Removing Pin Bones from Salmon and Deboning Salmon

When it comes to seafood, there are certain body parts we typically like to avoid eating. Most consumers discard shrimp tails and we always leave the shell out of lobster rolls. If you’ve eaten herring, pickerel, or pike, you may also be familiar with dealing with bones. What about salmon—does salmon have bones? While you may have eaten salmon that’s already had its bones removed, deboning salmon on your own is actually not that hard.

Does Salmon Have Bones?

Yes, salmon has bones. A lot of people are not sure if salmon has bones because as the second most popular seafood product in the US, most of the salmon purchased at the supermarket has already had its main bones removed. 

That said though, like many animals, salmon do have large bones. The largest, being the spine, but those are removed when the salmon is fileted. The most common type of bones you will see in salmon are the pin bones: these are long and thin that run along the salmon filet. These ones are typically easy to see and they’re often removed before salmon is sold. 

The one big exception is salmon steaks, where you might see large, thick bones still connected to the spine.

But what about salmon pin bones?

Yes, there’s another type of bone to be aware of, and it’s found in most salmon filets. However, it’s actually not a bone at all! 

Pin bones refer to the needle-like pieces that run along the length of a filet of salmon. While not bones per se, they’re calcified nerve endings that feel very similar to bones. The salmon need them because it helps them sense other salmon swimming close by.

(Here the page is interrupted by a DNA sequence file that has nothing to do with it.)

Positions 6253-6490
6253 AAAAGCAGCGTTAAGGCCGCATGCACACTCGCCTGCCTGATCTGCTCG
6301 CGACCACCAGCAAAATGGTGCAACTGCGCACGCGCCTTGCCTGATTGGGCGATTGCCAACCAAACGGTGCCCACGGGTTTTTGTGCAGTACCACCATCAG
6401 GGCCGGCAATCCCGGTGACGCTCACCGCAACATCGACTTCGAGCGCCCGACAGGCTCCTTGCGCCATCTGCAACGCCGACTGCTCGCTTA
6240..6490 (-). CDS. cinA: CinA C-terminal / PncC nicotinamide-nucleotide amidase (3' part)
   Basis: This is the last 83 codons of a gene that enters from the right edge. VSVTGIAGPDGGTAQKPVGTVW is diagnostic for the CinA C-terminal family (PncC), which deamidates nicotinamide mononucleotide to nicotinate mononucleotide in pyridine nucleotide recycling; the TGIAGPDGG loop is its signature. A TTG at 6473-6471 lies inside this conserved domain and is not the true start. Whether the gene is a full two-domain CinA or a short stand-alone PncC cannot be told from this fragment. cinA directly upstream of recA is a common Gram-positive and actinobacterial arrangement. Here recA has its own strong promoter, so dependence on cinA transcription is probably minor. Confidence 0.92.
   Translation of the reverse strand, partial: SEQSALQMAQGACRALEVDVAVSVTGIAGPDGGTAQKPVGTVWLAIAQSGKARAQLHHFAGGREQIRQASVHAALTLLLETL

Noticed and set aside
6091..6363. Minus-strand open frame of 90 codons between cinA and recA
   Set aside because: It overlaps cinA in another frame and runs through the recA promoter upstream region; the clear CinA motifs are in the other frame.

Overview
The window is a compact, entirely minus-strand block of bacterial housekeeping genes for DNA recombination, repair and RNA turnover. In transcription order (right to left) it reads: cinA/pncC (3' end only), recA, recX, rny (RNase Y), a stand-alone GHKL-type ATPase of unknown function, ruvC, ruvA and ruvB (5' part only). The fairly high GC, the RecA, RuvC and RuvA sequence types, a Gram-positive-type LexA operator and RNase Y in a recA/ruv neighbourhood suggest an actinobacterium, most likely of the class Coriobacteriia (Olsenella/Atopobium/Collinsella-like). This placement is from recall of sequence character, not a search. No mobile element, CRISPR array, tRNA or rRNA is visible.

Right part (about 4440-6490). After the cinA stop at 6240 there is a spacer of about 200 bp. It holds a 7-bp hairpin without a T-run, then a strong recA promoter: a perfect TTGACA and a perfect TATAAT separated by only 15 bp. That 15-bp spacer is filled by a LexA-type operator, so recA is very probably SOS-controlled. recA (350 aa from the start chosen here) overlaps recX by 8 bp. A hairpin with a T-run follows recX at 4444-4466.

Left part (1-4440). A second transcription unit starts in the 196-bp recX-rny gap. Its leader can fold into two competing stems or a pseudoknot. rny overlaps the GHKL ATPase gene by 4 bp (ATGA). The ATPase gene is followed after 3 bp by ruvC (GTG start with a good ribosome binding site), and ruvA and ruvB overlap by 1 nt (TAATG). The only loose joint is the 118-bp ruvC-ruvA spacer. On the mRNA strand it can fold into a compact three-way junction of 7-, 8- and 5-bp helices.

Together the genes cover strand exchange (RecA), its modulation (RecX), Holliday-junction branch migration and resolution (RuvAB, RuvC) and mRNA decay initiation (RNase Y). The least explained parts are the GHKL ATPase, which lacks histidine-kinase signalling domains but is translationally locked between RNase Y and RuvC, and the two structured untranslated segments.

If you use your fingers, you might be able to feel a line of pin bones just under the surface of a filet. They’re about one or two inches long, and you should be able to feel them sticking out. Alternatively, you may notice a shallow trench where the pin bones have already been removed. 

Can You Eat Salmon Pin Bones?

Now that we know that salmon are in fact a boned fish, you’re probably wondering: can you eat salmon bones?

Before you start to panic about all of those salmon bones you potentially consumed over the years, take a deep breath and relax. Only in rare cases are pin bones problematic. They’re soft, thin, and flexible, and can be relatively easily digested by your stomach acid. 

Truth is, pin bones are totally edible! In fact, in many parts of the world, salmon pin bones are eaten on a routine basis. They’re known to be rich in a variety of nutrients, especially calcium and iron. In fact, for people who avoid dairy products or other calcium sources, fish bones can make an excellent substitute!

However, they do present a small risk of getting lodged in your throat. If you feel a slight tickle after a salmon dinner, consider eating a piece of bread to move any lodged pin bones down into your stomach. 

While serious complications are extremely rare, if you feel any discomfort or pain anywhere along your digestive tract, consider seeking professional help. If necessary, a doctor can help to remove any ingested pin bones. 

How to Remove Pin Bones from Salmon Filet